Addressing the challenge of climate change requires the large-scale development of significant renewable energy generation, but also requires these intermittent energy sources to be balanced by energy storage or demand management to maintain a reliable electric grid. In addition, a centralized generation paradigm fails to capture and utilize thermal energy for combined heat and power, abandoning a large portion of the available value from the primary energy source. A solar thermal electric system utilizing Stirling engines for energy conversion solves both of these shortcomings and has the potential to be a key technology for renewable energy generation. The ability to store thermal energy cheaply and easily allows the reliable generation of output power even during absences of solar input, and operating as distributed generation allows the output thermal stream to be captured for local heating applications. Such a system also can achieve relatively high conversion efficiencies, is fabricated using common and benign materials, and can utilize alternate sources of primary energy in an extended absence of solar input.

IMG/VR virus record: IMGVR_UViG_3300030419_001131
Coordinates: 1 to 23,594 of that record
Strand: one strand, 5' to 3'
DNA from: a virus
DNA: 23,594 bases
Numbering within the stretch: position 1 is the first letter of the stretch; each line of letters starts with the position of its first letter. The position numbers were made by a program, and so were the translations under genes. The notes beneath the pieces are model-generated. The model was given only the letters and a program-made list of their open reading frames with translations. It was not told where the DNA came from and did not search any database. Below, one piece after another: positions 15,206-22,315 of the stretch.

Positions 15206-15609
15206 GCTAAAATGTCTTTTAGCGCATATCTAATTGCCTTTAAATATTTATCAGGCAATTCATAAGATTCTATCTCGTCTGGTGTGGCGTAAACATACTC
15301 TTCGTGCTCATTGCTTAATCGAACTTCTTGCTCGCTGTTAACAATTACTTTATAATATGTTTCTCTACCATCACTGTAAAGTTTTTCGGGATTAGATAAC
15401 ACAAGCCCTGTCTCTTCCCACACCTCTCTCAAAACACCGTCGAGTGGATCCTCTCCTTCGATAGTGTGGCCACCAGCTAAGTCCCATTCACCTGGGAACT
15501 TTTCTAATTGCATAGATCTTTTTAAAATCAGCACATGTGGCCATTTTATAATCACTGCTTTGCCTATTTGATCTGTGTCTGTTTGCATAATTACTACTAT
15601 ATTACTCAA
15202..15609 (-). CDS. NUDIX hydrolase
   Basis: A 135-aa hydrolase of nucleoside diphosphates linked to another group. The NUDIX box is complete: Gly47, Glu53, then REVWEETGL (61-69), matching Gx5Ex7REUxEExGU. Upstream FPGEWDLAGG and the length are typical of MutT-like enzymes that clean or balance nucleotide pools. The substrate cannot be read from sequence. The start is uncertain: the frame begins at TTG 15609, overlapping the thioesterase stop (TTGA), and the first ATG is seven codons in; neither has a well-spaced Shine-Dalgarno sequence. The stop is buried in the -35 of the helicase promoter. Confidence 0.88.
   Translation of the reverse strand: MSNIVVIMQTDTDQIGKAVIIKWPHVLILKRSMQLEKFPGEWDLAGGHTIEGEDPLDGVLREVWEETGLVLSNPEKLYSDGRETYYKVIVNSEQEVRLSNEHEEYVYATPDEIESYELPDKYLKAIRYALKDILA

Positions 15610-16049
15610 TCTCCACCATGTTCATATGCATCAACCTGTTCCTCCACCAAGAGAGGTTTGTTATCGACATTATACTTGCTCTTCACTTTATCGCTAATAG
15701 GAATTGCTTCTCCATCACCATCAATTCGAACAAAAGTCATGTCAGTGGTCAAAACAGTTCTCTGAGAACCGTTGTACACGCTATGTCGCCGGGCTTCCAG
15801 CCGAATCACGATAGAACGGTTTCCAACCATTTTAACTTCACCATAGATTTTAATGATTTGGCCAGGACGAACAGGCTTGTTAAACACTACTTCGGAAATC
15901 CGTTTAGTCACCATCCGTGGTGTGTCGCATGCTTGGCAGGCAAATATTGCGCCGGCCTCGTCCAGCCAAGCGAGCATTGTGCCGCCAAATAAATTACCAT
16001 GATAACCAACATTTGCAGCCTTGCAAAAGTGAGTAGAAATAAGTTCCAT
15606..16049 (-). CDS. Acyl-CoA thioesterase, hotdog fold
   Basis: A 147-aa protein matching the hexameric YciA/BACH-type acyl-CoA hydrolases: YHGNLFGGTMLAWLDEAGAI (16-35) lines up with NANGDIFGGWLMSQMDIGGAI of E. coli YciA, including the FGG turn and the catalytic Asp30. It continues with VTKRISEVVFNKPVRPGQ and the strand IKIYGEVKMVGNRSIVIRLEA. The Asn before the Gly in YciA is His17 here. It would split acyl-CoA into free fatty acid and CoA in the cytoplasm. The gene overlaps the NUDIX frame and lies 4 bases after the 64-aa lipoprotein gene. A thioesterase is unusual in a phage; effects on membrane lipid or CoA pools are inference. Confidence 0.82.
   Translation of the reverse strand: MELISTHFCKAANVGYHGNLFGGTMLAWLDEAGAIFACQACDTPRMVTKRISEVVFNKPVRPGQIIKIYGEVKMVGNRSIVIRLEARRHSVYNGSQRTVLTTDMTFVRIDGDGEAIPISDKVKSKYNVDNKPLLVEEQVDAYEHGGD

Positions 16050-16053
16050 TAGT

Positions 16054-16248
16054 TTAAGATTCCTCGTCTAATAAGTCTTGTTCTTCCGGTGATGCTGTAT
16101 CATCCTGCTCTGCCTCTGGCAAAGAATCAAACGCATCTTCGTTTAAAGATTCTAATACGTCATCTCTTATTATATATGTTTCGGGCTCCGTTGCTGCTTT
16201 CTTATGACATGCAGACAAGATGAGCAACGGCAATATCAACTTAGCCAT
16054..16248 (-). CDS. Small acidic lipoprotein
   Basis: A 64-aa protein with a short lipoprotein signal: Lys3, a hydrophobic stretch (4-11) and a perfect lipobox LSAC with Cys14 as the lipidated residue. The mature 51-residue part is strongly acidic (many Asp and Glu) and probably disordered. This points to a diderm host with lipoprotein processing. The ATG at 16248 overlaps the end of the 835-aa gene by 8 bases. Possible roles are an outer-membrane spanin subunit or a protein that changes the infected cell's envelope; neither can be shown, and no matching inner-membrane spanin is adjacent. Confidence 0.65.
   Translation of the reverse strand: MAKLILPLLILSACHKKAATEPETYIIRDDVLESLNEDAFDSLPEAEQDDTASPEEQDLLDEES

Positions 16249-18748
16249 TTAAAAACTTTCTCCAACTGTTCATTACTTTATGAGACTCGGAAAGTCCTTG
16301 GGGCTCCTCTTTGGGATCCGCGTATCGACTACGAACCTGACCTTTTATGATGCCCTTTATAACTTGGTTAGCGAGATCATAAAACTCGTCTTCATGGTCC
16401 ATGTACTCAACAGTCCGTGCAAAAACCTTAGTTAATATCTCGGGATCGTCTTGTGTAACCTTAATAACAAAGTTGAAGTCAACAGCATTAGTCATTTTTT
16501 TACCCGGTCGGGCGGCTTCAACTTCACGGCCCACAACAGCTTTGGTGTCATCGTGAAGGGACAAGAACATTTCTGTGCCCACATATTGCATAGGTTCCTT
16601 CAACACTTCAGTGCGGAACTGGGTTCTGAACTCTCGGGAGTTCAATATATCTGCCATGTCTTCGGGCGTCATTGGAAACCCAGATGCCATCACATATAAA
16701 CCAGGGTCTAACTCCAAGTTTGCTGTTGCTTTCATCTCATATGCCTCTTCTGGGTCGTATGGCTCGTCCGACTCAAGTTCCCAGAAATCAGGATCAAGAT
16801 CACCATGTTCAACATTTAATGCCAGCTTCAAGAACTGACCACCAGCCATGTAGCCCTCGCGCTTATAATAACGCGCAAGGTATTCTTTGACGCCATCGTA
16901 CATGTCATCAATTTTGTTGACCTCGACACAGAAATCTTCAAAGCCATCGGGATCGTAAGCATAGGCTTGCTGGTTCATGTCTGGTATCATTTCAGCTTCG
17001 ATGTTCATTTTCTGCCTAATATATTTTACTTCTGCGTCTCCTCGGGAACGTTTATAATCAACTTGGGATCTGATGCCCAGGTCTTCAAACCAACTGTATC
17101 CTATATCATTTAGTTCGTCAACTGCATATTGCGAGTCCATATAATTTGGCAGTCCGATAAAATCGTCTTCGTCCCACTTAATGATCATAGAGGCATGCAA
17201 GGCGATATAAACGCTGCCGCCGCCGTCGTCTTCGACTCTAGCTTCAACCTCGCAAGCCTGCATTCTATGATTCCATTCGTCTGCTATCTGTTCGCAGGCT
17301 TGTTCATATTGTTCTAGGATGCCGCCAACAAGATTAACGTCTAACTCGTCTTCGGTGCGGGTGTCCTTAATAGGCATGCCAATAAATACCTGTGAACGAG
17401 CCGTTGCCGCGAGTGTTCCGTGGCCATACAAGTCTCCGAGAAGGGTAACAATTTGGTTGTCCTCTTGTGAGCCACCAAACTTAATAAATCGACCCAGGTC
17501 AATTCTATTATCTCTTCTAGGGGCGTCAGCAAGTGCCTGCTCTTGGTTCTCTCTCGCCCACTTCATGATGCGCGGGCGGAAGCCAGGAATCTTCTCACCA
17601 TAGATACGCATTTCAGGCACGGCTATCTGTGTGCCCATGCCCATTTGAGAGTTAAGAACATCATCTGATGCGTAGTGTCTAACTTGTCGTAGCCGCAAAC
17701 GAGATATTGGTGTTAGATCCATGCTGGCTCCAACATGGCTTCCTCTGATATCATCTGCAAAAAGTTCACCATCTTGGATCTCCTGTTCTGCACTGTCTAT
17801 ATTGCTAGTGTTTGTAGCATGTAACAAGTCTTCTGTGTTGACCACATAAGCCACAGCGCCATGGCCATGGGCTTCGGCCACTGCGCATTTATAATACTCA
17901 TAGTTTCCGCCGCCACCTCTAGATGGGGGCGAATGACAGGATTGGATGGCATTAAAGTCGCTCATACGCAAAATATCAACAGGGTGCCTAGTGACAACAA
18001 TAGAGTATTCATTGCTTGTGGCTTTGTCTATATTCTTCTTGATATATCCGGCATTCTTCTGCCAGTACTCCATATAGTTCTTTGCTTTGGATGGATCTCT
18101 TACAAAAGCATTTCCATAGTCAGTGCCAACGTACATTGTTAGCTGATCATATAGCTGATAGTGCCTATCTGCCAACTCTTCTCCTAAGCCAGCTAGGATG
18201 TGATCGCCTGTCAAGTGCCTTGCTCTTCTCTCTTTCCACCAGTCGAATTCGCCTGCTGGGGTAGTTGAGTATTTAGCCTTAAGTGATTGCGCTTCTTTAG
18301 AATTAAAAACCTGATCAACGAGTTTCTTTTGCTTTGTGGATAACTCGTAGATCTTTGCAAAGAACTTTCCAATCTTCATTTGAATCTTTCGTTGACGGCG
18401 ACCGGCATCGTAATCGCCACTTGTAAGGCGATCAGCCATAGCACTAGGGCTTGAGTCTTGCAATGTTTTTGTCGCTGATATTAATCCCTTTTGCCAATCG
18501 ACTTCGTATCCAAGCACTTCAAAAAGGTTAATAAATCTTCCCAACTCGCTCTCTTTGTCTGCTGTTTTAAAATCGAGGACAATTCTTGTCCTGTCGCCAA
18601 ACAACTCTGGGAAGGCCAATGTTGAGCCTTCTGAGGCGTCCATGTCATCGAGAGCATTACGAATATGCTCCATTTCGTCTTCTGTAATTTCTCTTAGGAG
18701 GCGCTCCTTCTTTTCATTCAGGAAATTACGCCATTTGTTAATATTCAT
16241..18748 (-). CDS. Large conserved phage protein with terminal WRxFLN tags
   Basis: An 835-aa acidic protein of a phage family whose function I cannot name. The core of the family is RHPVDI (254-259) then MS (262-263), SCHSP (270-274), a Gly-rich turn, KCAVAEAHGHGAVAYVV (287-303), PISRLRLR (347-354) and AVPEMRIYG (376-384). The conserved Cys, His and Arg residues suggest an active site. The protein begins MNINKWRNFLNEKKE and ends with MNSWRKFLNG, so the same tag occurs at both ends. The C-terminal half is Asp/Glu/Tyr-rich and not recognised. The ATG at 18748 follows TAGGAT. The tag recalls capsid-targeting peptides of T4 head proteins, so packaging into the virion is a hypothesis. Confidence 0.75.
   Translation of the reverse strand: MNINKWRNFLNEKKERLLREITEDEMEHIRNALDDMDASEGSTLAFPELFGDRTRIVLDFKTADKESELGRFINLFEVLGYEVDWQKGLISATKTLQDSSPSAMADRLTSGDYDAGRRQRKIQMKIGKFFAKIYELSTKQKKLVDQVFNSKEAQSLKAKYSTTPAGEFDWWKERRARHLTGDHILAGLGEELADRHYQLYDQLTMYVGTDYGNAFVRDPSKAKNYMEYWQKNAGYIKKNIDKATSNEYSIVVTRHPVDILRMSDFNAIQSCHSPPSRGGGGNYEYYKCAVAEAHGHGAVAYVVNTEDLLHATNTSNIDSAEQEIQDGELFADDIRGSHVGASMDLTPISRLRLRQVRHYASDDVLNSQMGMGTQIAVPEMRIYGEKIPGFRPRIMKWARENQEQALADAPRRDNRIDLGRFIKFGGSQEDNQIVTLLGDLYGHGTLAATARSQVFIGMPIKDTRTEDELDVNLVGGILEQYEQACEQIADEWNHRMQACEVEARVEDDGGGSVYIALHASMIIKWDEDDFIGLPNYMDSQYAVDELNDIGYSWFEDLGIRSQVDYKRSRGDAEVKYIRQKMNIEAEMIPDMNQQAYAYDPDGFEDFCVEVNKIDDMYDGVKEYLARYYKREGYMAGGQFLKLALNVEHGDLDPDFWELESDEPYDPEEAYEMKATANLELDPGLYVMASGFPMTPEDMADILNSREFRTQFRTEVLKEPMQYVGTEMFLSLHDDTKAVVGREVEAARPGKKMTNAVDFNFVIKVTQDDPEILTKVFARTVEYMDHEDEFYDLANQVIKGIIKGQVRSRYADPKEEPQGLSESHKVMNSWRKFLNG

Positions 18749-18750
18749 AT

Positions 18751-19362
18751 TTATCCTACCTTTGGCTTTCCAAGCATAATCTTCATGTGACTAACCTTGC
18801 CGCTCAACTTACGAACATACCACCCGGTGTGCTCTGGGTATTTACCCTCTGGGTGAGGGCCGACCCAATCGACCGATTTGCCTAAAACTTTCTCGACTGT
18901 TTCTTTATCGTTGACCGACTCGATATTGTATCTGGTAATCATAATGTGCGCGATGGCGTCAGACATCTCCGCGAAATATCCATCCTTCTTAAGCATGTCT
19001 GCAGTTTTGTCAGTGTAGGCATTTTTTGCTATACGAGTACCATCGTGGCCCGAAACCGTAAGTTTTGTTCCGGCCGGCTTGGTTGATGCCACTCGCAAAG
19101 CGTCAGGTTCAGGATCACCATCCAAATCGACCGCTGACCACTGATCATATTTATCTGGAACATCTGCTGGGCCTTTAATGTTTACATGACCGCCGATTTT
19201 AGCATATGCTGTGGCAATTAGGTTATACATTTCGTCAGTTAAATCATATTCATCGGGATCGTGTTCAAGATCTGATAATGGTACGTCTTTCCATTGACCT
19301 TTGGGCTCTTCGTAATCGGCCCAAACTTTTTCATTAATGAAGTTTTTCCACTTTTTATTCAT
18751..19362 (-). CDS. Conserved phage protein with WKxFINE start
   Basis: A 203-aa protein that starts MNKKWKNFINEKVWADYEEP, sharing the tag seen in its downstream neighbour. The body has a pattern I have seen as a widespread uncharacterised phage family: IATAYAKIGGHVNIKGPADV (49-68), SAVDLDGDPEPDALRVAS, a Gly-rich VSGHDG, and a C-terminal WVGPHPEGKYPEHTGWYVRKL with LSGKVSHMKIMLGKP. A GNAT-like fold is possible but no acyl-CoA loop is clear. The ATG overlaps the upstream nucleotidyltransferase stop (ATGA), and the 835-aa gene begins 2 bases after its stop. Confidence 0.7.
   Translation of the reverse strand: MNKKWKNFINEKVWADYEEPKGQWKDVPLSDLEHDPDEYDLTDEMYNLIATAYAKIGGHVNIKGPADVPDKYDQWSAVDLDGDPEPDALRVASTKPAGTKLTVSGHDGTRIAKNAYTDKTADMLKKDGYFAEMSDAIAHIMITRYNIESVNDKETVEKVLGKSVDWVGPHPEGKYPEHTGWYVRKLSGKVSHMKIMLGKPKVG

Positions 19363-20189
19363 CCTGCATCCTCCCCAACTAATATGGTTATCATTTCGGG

This dissertation discusses the design, fabrication, and testing of a Stirling engine as the key component in a solar thermal electric system. In particular, the design addresses the low temperature differential that is attainable with distributed solar with low concentration ratios and is designed for low cost to be competitive in the energy space. The dissertation covers design, fabrication, and testing of a 2.5 kW Stirling Engine with a predicted thermal-to-mechanical efficiency of 20%, representing 60% of Carnot efficiency, operating between 180°C and 30°C. The design process and choices of the core components of the engine are discussed in detail, including heat exchangers, regenerator, pistons, and motor/alternator, and the process for modeling, simulation, and optimization in designing the engine. Finally, the dissertation covers the assembly and experimental testing that validates the design in terms of heat exchanger performance, losses, kinematics, and cycle work.




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